Snow and icy winds whipped southward from the Midwest into Tennessee, Georgia, and Alabama late in the week, making travel a disaster in Memphis and Atlanta. Video of cars sliding off roads or into each other played every half hour on The Weather Channel into the weekend.
Even the Sunshine State had wintry precipitation with this unusual cold surge—something not seen in more than 30 years. The weekend into Monday was especially brutal by Florida standards. With temperatures in the 30s and low 40s, light rain enveloped the peninsula Friday night through Saturday. Sleet fell in spots from Jacksonville and Ocala southward through Orlando, Tampa, and Melbourne into Palm Beach. A few wet snowflakes mixed in here and there with snow reported by trained spotters as far south as Kendall, a southern suburb of Miami. In some places north of Tampa, enough sleet accumulated on cars and outdoor furniture to build little “sleet” men, complete with tiny hats and tree-twig arms, their photos rivaling those taken of snowmen built in Tampa on January 17, 1977. (View a photo of Florida sleet from a snow and ice slideshow on Tampa’s baynews9.com.)
Clearing led to record morning lows both Sunday and Monday that threatened harm to Florida’s $3 billion citrus industry. Temperatures bottomed out at 25° in Tampa, 29° in Orlando, and 31° in Ft. Myers. On Sunday, the temperature in Miami tied the 1970 record for the date with 35°, and a 36° low Monday morning broke the previous record for the date of 37° set in 1927. Despite the records, it has been the duration of the cold, especially in the South, that makes this cold snap memorable. Morning after morning since the previous weekend, photos of Florida strawberries encased in ice showed up on newscasts. Such protective measures against the frigid temperatures are expected for several more mornings in central Florida, even as the chill slowly moderates.
The cold was even long-lasting in the Midwest and Plains, as noted in TWC meteorologist Tim Ballisty’s article “It’s Cold But So What?” last week. He points out that Chicago hasn’t been above freezing since Christmas Day, at the time 11 straight days and counting. Cleveland had 10 consecutive days of snow, and that count continued right into the weekend.
Unlike the extensive heat waves of recent summers, this long and harsh cold snap resulted in relatively few new temperature records. At the Annual Meeting in Atlanta, Gerry Meehl of NCAR will explore the rising ratio of record high temperatures to record low temperatures, which is expected to markedly increase by the middle of the century with current projections of climate warming.

Innovations in Climate Adaptation

UPDATE, 1/17/10: Due to a last-minute scheduling change, Amanda Lynch will be unable to attend the Annual Meeting. Adaptive Governance and Climate Change will still be a featured release at the AMS Book Launch Party on Monday.
The recent Copenhagen conference provided yet more evidence that countries with completely different priorities are often reluctant to enter into complex and costly agreements with each other. While international negotiations may seem cumbersome at best,  some scholars argue that climate change may best be solved at the local–rather than international–level. Local action may not only be more effective but also could also someday might lead to international agreements.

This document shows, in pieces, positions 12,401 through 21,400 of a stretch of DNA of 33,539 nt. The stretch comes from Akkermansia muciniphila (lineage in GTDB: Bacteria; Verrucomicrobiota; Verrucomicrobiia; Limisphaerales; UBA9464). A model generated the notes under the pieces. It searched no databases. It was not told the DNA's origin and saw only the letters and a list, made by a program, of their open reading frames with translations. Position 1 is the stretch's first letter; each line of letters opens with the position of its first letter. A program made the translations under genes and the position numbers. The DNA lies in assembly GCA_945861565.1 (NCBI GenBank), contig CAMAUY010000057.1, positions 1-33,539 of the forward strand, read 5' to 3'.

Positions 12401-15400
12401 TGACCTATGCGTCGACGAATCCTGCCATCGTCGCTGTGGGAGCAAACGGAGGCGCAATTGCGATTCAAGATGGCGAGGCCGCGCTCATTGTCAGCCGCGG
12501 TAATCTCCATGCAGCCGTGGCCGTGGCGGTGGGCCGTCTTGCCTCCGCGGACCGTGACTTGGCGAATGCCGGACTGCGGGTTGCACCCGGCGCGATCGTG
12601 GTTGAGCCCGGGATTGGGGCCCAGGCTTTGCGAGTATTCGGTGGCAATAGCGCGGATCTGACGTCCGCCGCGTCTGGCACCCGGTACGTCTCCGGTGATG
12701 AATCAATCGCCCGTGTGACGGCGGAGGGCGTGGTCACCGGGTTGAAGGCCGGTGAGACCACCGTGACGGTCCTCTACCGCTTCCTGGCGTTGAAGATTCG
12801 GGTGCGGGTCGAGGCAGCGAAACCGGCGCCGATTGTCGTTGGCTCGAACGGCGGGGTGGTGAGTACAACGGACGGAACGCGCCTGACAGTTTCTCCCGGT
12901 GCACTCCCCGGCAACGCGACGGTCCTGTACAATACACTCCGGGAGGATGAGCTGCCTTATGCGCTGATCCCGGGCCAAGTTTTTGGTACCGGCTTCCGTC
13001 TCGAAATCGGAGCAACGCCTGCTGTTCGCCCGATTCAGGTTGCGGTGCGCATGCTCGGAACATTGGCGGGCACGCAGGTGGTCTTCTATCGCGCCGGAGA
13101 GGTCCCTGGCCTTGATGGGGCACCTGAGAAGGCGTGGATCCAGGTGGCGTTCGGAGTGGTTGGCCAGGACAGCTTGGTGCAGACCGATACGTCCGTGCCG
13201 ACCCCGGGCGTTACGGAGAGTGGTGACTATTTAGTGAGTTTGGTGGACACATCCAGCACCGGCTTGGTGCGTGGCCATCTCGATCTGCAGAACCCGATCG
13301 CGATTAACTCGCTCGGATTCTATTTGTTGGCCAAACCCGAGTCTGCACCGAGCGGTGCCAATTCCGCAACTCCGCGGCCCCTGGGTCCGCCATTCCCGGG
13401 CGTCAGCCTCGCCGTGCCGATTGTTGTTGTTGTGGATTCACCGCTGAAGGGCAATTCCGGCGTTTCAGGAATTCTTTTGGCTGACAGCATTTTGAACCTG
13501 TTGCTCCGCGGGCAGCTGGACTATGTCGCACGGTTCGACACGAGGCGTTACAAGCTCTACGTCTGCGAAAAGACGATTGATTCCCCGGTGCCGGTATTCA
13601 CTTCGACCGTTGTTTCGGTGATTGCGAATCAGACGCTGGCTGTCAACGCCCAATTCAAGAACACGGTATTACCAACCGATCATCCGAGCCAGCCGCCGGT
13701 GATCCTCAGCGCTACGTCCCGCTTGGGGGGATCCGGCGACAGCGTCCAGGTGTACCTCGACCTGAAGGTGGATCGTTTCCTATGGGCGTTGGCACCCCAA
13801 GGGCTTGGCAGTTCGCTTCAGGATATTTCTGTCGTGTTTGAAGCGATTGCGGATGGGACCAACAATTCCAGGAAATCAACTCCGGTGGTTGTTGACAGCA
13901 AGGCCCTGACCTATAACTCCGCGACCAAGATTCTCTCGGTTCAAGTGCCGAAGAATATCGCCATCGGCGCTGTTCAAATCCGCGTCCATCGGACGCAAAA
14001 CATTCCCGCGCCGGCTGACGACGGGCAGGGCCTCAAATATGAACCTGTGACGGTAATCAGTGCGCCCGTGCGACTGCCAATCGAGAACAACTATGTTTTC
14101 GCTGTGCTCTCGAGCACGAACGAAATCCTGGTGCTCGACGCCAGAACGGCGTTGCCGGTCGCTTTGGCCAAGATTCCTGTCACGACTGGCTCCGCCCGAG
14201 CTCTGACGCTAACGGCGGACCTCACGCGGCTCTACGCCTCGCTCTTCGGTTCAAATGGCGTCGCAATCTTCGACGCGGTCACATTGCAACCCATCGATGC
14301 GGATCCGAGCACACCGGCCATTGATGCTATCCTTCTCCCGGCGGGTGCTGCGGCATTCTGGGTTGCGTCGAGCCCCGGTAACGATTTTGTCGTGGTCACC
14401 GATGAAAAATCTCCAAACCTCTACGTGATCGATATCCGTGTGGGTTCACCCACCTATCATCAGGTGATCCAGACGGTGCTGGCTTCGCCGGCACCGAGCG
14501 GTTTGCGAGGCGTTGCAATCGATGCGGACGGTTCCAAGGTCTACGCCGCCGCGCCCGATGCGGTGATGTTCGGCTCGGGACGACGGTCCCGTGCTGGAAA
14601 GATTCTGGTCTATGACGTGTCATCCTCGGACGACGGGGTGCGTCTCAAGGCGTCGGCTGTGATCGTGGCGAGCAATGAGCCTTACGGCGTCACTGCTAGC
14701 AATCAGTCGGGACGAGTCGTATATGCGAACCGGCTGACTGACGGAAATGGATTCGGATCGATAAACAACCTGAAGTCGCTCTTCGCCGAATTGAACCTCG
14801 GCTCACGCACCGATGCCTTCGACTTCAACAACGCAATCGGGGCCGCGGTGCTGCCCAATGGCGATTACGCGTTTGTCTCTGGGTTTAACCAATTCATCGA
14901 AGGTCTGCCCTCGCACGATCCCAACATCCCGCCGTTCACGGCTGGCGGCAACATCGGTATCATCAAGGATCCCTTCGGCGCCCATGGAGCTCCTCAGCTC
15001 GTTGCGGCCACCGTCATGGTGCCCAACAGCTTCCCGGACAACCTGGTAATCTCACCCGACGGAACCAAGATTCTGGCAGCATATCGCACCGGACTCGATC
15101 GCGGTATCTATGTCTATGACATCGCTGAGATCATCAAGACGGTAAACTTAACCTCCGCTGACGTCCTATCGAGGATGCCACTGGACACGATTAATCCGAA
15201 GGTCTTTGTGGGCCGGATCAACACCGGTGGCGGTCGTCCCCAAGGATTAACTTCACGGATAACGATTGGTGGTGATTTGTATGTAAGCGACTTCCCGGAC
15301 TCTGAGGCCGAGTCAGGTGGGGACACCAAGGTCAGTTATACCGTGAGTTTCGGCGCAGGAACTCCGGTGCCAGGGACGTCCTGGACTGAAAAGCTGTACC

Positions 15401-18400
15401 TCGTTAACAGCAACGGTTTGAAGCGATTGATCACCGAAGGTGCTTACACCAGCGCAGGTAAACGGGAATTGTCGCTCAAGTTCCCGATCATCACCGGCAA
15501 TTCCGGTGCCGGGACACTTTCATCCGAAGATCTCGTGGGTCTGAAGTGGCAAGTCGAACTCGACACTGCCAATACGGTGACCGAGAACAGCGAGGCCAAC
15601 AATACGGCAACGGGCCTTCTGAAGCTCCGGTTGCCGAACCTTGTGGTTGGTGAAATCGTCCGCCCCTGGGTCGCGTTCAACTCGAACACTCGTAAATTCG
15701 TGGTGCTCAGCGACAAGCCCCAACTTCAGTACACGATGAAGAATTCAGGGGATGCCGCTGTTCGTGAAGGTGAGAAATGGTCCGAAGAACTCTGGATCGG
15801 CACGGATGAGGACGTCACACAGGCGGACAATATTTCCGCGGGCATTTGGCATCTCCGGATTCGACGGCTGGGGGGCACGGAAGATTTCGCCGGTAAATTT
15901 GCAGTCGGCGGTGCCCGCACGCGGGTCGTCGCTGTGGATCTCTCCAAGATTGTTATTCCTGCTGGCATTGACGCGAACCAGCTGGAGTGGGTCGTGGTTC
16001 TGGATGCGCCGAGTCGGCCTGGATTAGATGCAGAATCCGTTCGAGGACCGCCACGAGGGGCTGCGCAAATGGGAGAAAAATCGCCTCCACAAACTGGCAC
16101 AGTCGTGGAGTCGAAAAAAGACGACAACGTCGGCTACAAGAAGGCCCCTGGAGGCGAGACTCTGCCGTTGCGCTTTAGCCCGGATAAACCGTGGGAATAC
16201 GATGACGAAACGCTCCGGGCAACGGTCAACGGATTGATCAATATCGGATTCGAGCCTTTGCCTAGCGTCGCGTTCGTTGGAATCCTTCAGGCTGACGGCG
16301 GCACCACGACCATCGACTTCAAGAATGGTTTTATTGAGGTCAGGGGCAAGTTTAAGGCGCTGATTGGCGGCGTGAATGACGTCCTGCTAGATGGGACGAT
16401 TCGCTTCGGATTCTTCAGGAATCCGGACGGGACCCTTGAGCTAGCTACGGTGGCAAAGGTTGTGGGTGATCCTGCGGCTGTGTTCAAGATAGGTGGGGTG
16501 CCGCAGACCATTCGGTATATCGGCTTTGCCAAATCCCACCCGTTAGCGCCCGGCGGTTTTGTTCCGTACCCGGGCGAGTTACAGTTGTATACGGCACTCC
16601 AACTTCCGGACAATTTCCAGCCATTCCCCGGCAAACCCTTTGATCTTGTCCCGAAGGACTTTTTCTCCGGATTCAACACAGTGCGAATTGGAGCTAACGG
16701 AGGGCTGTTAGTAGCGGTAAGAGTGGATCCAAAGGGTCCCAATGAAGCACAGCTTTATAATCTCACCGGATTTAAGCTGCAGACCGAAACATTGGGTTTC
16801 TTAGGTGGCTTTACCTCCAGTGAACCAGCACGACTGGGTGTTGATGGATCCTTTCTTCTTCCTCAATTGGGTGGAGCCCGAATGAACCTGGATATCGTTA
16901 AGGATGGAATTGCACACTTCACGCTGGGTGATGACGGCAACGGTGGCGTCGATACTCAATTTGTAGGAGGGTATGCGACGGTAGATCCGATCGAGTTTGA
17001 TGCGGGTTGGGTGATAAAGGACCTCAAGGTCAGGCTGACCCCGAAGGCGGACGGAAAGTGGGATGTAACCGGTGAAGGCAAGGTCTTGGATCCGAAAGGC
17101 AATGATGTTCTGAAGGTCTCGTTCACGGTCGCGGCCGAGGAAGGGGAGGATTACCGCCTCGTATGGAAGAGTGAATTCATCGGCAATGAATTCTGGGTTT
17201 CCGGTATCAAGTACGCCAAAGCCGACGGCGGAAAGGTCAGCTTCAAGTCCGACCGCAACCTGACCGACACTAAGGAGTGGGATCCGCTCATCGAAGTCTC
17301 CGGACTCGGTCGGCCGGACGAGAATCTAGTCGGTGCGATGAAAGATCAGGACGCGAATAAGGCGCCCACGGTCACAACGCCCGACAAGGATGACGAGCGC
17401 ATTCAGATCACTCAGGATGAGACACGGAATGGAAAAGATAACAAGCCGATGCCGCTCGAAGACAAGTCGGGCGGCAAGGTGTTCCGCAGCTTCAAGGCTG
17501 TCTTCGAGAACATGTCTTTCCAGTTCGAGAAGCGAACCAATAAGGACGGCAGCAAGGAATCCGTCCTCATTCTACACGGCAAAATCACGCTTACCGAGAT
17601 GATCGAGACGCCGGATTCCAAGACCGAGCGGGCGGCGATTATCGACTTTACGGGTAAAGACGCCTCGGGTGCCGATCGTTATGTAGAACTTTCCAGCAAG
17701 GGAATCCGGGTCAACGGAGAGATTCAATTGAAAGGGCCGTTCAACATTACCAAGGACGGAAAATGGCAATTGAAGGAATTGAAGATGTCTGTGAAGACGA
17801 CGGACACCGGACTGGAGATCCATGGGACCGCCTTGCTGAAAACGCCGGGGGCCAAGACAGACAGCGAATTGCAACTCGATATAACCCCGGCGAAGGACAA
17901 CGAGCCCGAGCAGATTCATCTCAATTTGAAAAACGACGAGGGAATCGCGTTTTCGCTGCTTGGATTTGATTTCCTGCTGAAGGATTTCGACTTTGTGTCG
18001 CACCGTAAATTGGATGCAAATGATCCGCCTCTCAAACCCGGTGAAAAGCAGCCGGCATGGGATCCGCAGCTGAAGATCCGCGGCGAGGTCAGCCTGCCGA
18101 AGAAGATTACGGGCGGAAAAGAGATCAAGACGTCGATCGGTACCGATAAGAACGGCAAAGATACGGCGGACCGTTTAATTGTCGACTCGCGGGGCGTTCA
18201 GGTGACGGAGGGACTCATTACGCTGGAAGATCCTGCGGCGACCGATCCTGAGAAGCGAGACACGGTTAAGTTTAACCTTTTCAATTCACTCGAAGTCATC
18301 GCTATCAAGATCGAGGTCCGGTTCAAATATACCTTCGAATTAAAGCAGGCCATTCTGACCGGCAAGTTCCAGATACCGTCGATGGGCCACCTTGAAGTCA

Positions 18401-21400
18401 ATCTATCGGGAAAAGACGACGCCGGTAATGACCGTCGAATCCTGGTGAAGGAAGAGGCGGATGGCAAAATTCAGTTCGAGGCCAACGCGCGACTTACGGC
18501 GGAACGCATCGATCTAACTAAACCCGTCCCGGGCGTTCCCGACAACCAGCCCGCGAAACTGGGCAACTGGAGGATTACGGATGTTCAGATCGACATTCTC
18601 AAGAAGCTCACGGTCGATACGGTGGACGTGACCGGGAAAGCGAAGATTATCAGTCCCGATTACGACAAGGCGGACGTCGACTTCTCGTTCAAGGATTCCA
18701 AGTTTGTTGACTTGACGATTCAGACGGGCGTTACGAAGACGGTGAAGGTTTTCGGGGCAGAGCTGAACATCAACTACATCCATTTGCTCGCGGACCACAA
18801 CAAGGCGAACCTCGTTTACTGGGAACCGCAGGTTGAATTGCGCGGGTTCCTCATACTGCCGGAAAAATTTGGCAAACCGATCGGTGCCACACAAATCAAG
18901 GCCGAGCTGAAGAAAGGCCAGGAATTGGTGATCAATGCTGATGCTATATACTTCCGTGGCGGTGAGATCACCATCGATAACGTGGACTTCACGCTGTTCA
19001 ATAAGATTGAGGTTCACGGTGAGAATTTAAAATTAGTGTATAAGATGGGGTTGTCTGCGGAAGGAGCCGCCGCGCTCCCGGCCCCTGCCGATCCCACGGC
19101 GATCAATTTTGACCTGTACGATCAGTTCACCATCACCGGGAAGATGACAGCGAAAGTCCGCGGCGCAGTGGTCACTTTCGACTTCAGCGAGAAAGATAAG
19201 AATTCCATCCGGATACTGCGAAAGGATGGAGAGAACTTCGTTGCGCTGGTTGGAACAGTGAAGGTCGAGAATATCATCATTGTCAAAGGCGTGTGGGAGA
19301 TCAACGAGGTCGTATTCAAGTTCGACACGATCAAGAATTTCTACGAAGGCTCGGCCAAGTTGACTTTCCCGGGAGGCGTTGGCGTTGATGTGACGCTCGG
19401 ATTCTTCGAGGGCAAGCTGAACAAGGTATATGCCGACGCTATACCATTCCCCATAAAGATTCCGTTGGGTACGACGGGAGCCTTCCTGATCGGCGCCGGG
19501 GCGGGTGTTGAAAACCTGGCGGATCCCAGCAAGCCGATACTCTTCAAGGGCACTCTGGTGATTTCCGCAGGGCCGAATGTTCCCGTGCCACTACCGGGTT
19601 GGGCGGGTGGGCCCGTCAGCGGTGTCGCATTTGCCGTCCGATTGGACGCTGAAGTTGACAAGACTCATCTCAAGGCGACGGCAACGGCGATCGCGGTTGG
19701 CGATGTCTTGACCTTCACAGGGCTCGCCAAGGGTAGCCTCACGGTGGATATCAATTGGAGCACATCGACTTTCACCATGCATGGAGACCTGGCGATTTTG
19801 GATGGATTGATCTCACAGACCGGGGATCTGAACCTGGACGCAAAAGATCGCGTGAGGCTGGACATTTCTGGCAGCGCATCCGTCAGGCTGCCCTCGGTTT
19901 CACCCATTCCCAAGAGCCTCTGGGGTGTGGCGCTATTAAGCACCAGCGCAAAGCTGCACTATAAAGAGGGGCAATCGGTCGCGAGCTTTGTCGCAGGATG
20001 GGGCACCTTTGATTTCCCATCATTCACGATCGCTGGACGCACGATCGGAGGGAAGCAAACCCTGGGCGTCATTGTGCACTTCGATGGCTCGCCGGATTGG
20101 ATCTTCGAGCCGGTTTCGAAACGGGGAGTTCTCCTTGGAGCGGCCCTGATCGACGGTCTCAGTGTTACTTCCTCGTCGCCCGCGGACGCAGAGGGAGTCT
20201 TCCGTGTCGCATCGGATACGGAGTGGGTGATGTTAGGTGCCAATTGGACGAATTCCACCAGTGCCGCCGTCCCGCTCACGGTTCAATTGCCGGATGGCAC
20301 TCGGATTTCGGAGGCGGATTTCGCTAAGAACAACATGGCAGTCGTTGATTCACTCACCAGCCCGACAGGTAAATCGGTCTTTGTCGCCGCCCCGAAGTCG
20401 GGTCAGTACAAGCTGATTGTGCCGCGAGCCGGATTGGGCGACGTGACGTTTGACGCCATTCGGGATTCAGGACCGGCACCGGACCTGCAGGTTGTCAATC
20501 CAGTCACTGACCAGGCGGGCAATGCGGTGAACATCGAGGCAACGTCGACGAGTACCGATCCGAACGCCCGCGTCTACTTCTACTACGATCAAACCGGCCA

This local-first policy approach will be explored in a variety of ways at the AMS Annual Meeting, headlined by the release of a new AMS book, Adaptive Governance and Climate Change, by Ronald Brunner and Amanda Lynch. Brunner and Lynch show how locally based programs foster the necessary diversity and innovation for climate adaptation. Adaptive Governance and Climate Change Their book focuses on the real-life climate  issues faced by Barrow, Alaska—and analyzes how the policies developed to address those issues could be adopted by other communities.
In Atlanta, Lynch will be available to discuss these policy perspectives when the book is released as part of the AMS Book Launch Party (Monday, 5:30 p.m., exhibit hall B1, booth 146). In addition, she will be signing copies of the book on Monday and Wednesday (2:45–4:00 p.m., exhibit hall B2).
Communities across the world are moving toward adaptive governance, as can be seen in a number of presentations at the Annual Meeting. Nanteza Jamiat’s poster on “Adaptation Challenges to Climate Change Disasters in the Karamoja Cluster (Cattle Corridor) in Uganda” (at the student poster session, Sunday, 5:30–7:00 p.m., exhibit hall B2) addresses the interrelationship of climate change and agriculture in a country where both are a way of life for most of the population. Barry Smit’s presentation on “Traditional Knowledge and Adaptation to Climate Change in the Canadian Arctic” (Wednesday, 9:00–9:15 a.m, B213) focuses on indigenous people in the Arctic and the cultural barriers that sometimes need to be broken in order to implement local adaptation initiatives. The Pacific Island nation of Tuvalu is the subject of “Weathering the Waves: Climate Change, Politics, and Vulnerability in Tuvalu,” a poster by Heather Lazrus (Monday, 2:30–4:00 p.m., exhibit hall B2) that shows how one of the most vulnerable areas in the world is in some cases reverting to traditional governmental methods to meet the perils of climate change. And Cynthia Fowler’s presentation on “Coping in Kodi: Local Knowledge about and Responses to Climate Change and Variable Weather on Sumba (Eastern Indonesia)” (Tuesday, 4:15-4:30 p.m., B213) notes that many people in Indonesia’s marginal environments  relate climate change to local development, thus crystallizing in one small area many of the problems that were evident at Copenhagen between developing and developed countries.